THE PHILIPPINES is reviewing proposals from the US on an enhanced military pact that allows it to temporarily maintain a military presence in the Southeast Asian nation, President Ferdinand R. Marcos, Jr. said on Thursday.

“There have been many requests and proposals from the Americans especially under the Enhanced Defense Cooperation Agreement (EDCA),” he told reporters. “All of that is under study now to see what is really feasible and what will be the most useful for the defense of Philippine territory.”

The military deal, signed in 2014, lets the US military rotate ships and aircraft for humanitarian and maritime security operations at mutually agreed Philippine military bases.

The agreement builds on a 1951 Mutual Defense Treaty and 1999 visiting forces agreement between the two countries.

The US wants to add more EDCA sites amid the escalating tension in the Taiwan Strait and in the South China Sea.

Armed Forces of the Philippines chief Bartolome Vicente O. Bacarro earlier said two EDCA sites would rise in Cagayan province and one each in Isabela, Zambales and Palawan.

“By early next year, we will have something more concrete to tell you,” Mr. Marcos said.

US Vice-President Kamala Harris last month visited the Philippine island of Palawan in the South China Sea as part of a three-day trip to an Asian ally that is central to America’s bid to counter China’s increasingly assertive stance in the region.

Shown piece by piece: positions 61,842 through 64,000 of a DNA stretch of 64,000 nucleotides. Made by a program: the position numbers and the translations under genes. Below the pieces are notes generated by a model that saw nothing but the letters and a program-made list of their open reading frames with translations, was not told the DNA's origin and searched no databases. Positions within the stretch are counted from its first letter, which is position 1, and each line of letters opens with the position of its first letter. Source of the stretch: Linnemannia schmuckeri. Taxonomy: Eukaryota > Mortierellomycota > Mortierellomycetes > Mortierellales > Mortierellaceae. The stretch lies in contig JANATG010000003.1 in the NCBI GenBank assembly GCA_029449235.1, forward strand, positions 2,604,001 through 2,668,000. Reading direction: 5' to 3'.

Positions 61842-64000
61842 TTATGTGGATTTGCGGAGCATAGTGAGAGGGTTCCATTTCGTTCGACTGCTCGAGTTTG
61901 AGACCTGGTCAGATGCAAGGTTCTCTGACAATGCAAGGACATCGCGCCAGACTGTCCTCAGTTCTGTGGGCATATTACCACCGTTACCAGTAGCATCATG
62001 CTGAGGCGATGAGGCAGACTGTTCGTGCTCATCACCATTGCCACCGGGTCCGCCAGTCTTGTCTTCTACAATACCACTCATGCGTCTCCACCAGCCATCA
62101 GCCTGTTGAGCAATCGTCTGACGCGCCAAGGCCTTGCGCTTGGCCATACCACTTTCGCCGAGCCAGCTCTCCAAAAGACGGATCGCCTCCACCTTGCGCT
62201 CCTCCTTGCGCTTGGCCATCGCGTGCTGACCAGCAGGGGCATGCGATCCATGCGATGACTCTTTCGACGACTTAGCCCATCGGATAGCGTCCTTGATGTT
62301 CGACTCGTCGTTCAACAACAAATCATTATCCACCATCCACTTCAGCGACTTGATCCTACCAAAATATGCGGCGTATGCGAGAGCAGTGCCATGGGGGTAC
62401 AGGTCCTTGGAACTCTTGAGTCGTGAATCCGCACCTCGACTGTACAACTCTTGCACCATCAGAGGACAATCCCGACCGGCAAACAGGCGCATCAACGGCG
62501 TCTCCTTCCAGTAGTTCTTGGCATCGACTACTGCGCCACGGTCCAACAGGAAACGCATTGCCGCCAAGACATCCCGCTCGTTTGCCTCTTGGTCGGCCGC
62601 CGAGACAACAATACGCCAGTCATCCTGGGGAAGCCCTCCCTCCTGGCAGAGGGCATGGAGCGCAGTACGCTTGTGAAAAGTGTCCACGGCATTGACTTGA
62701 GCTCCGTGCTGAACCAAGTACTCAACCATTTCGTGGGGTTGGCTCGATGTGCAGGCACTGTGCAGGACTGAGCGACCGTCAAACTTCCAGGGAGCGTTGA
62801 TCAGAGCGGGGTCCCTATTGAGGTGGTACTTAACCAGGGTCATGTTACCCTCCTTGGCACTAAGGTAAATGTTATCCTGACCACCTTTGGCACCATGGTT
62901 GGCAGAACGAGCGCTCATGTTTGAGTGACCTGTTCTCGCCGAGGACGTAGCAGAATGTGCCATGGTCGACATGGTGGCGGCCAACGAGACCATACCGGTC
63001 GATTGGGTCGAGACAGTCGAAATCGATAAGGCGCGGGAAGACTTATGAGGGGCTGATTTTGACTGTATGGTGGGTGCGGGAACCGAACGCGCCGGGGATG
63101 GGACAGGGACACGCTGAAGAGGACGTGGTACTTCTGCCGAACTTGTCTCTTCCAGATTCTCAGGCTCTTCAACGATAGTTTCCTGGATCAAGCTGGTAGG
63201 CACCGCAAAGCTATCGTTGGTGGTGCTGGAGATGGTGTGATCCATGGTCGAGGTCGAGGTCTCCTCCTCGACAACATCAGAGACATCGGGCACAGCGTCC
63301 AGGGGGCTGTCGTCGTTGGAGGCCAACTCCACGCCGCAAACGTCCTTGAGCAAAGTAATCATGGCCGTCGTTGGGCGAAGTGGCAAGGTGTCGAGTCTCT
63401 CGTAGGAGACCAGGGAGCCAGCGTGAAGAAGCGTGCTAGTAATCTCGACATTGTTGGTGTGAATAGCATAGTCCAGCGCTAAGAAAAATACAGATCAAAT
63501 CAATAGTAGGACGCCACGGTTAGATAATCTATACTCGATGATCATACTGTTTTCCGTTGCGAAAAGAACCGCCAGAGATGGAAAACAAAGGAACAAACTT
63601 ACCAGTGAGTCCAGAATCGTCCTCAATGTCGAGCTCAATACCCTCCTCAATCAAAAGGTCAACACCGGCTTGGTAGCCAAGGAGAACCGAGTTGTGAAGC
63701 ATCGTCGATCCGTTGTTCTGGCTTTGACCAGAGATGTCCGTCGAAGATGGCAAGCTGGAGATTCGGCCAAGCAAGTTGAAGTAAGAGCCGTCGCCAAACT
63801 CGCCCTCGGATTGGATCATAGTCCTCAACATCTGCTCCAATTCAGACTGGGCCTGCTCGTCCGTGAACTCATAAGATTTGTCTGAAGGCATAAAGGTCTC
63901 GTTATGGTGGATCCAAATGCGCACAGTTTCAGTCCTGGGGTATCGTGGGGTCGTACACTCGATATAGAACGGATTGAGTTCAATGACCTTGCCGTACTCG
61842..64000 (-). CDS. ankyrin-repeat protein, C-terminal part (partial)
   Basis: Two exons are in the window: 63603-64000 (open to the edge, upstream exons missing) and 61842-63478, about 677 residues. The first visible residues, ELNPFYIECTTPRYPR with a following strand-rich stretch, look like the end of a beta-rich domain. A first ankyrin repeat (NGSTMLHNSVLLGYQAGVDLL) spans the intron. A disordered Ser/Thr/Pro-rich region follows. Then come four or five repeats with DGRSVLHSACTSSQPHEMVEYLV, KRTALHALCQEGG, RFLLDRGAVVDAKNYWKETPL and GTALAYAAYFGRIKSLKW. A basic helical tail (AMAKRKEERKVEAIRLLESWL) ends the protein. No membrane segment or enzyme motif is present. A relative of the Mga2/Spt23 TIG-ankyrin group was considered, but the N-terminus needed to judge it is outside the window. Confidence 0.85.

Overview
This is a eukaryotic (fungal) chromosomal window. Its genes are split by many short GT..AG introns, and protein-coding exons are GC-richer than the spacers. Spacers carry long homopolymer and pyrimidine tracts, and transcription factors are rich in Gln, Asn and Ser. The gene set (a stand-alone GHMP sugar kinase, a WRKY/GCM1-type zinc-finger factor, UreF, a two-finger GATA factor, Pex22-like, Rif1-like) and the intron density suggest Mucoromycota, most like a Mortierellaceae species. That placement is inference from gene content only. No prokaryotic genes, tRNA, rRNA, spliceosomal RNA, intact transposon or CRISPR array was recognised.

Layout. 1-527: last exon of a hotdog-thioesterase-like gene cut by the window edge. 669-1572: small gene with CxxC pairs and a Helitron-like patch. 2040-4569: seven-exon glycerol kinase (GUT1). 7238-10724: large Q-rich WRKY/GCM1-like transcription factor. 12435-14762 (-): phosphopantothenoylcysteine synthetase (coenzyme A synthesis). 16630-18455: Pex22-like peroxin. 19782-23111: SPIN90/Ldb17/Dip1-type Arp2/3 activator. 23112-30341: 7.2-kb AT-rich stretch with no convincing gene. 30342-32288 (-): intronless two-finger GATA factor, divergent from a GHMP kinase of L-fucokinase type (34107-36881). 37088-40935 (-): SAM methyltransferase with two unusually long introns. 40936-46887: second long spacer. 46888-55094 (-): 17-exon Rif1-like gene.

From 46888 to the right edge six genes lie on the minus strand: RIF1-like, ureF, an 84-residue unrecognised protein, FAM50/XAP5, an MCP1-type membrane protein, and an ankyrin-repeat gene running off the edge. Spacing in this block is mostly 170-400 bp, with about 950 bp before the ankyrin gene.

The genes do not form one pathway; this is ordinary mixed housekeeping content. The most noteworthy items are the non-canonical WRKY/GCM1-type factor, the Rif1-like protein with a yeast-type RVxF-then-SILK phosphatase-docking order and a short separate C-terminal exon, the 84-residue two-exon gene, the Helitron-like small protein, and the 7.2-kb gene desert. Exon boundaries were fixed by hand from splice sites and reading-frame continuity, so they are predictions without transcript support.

China claims more than 80% of the South China Sea, which is believed to contain massive oil and gas deposits and through which billions of dollars in trade passes each year.

Ms. Harris said the US would defend the Philippines if it came under attack in the waterway, reaffirming Washington’s unwavering commitment to its former colony.

Her comments followed a meeting with Mr. Marcos, who welcomed her for the first time at the Philippine presidential palace in Manila.

Mr. Marcos said the two nations’ strong ties had become even more important, given what he called upheavals in the region.

He said her visit to the Philippines is a “very strong symbol” that the relationship of the Philippines with its former colonizer “remains strong.”

Mr. Marcos also said Philippine relations with the United States had gone through different phases and has been strengthened in every way.

The Philippines signed the EDCA with the US, the country’s key western ally, under the late President Benigno S.C. Aquino III.

His successor Rodrigo R. Duterte had threatened to scrap a visiting forces agreement with the US after the US Embassy canceled the visa of his ally Senator Ronald M. de la Rosa, his former police chief who led his deadly war on drugs.

Ms. Harris’ visit to the Philippines, the highest-level trip to the Philippines by a Biden administration official, is seen as part of Washington’s effort to revive ties with Manila, which moved closer to China under Mr. Duterte.

The US has allotted more than $82 million toward EDCA implementation at five existing locations in the Philippines, the White House said last month.

New EDCA locations have also been identified to enable the US and Philippines to continue to work together to meet the objectives of the military pact. — Kyle Aristophere T. Atienza